Subaru halted production at its plant in Japan several days ago due to a potentially faulty component. Its U.S. plant is unaffected at this point.

Subaru slammed on the brakes on production at its plant in Japan, which accounts for 60% of its global production, due to a potential defect in a power-steering component.

The Japanese automaker hopes to restart production by Jan. 28, after it determines the cause of the problem. The company put a halt to production the night of Jan 16 after the problem was discovered, according to the Asahi newspaper.

For now, only the Forester, Impreza and XV (a Japan-only vehicle) appear to be affected, but the company is reviewing its processes to make certain since its other vehicles are also built on the same production line.

The company does not believe that its U.S. plant in Lafayette, Indiana, has been affected and remains on its normal production schedule, officials noted. That plant produces the Outback, Impreza, Legacy and its hot-selling Ascent large sport-utility.

(Subaru Crosstrek Hybrid, brand’s first plug-in, debuting in L.A. Click Here for the story.)

The availability of the Subaru Forester is likely to be impacted by the company's shut down of its plant in Japan.

Subaru is still attempting to determine the reason for the defect, and that it may have impacted as many as 10,000 vehicles built in late December until the line was halted on Jan. 16. The company said it would take “appropriate” steps to ensure the affected vehicles were safe. Customers are likely to see delays as a result of the problem, the company added.

The company can ill afford a major problem as it’s already taken a hit to its reputation due to the part inspection scandal it suffered through recently. Additionally, Subaru cut its earnings forecast for this year due to rising recall costs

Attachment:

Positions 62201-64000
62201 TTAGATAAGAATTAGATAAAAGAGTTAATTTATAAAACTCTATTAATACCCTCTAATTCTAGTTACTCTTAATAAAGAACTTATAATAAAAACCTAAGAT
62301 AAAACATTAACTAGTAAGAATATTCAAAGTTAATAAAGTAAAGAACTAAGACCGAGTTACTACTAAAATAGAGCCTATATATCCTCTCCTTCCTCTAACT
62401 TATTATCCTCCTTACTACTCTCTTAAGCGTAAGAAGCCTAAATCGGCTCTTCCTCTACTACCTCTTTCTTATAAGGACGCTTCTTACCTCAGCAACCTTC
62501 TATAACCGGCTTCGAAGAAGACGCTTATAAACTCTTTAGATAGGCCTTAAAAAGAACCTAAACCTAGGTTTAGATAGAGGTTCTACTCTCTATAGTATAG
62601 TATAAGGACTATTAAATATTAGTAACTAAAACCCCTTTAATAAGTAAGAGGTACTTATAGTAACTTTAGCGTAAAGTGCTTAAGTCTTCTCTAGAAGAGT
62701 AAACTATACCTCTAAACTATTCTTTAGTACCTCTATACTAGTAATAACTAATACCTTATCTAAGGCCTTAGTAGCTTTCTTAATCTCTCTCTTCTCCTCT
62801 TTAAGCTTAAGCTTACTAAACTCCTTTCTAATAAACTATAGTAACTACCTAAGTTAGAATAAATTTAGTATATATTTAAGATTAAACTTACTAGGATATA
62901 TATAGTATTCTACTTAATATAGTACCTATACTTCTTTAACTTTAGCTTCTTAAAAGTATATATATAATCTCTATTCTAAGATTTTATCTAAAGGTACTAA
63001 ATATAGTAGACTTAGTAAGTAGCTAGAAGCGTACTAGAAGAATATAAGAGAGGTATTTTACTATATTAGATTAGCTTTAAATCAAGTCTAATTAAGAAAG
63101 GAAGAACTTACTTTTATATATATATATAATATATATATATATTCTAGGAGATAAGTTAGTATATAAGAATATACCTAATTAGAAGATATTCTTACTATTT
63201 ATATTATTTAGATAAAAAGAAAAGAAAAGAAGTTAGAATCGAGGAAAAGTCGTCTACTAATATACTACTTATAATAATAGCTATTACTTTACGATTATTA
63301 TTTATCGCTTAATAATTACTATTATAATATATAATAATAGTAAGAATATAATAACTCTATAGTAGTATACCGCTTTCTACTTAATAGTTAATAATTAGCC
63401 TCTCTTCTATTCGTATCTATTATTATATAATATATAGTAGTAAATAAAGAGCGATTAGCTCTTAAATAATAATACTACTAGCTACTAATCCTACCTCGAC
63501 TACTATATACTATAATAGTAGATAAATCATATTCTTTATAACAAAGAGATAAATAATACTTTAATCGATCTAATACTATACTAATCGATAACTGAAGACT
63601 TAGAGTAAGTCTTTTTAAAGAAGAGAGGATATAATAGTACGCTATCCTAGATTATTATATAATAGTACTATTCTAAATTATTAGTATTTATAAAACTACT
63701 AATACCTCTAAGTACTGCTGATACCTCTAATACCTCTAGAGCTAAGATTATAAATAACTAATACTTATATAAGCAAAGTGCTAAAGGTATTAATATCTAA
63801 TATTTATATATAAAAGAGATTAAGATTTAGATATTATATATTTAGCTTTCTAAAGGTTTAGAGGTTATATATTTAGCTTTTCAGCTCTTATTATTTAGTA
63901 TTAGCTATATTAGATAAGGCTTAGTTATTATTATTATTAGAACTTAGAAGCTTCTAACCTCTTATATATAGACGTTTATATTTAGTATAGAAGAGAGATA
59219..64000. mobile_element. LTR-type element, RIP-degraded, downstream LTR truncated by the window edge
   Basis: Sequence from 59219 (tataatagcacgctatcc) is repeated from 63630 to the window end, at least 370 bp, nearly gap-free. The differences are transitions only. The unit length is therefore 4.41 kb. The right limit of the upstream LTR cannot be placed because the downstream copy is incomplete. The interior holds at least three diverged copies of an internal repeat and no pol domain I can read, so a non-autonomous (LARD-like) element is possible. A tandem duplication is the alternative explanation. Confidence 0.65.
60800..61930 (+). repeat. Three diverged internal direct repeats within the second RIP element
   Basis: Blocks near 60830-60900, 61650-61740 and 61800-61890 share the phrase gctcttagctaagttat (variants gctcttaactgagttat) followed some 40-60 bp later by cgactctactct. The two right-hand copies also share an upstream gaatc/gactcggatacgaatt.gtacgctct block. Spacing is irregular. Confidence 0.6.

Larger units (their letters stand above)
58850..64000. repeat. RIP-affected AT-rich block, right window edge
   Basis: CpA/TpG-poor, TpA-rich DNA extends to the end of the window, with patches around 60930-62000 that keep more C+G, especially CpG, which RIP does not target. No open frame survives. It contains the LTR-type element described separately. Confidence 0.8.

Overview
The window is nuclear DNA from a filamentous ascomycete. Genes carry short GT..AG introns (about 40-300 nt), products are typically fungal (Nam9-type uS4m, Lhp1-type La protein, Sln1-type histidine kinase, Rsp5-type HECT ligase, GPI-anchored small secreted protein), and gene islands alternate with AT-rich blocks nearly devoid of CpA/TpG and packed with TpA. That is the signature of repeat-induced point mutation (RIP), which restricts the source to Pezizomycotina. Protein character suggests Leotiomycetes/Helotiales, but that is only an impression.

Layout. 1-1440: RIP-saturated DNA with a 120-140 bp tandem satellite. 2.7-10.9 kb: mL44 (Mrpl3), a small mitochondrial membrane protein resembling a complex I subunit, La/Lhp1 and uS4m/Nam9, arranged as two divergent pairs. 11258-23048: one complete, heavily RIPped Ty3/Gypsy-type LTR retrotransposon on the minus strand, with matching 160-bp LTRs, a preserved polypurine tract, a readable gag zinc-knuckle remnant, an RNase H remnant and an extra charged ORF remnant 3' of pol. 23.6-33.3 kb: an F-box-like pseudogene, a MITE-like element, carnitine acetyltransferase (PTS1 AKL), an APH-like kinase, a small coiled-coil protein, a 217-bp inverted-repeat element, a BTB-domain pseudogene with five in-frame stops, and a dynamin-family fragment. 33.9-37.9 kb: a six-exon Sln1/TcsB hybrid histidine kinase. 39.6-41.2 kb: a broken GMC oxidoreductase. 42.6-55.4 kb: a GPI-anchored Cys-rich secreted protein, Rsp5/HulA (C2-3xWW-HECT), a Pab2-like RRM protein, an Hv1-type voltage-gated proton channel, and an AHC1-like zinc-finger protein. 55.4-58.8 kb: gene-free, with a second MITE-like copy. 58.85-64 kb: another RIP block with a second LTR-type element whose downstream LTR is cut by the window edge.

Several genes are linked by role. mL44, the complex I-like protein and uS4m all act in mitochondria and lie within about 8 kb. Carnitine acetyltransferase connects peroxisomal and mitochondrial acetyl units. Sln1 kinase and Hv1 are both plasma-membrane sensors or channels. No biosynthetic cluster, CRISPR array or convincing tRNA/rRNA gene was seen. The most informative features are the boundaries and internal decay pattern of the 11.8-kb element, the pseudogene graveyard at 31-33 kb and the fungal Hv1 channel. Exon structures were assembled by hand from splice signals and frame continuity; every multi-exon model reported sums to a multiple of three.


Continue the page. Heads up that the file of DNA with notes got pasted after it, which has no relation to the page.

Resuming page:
(Click Here for our first driving impressions of the new Subaru Ascent.)

Profits for the Japanese automaker have dipped each of the last three years, despite it setting new U.S. sales records each of those years. That said, officials revealed plans to produce 650,000 vehicles in Japan and 1.03 million globally this year, up 1% on the previous year.

It has forecast record global sales of 1.08 million vehicles, of which 700,000 are expected to come from the profitable U.S. market. After its strong results in 2018, it had good reason to expect an uptick.

(To see more about the impact of the inspection scandal on Subaru’s profits, Click Here.)

Subaru of America reported record-breaking sales of 680,135 vehicles for the 2018 calendar year; an increase of 5% over the previous annual record of 647,956 vehicles set in 2017. This marks the 10th consecutive year of record sales for Subaru of America and 11th consecutive year of sales increases.

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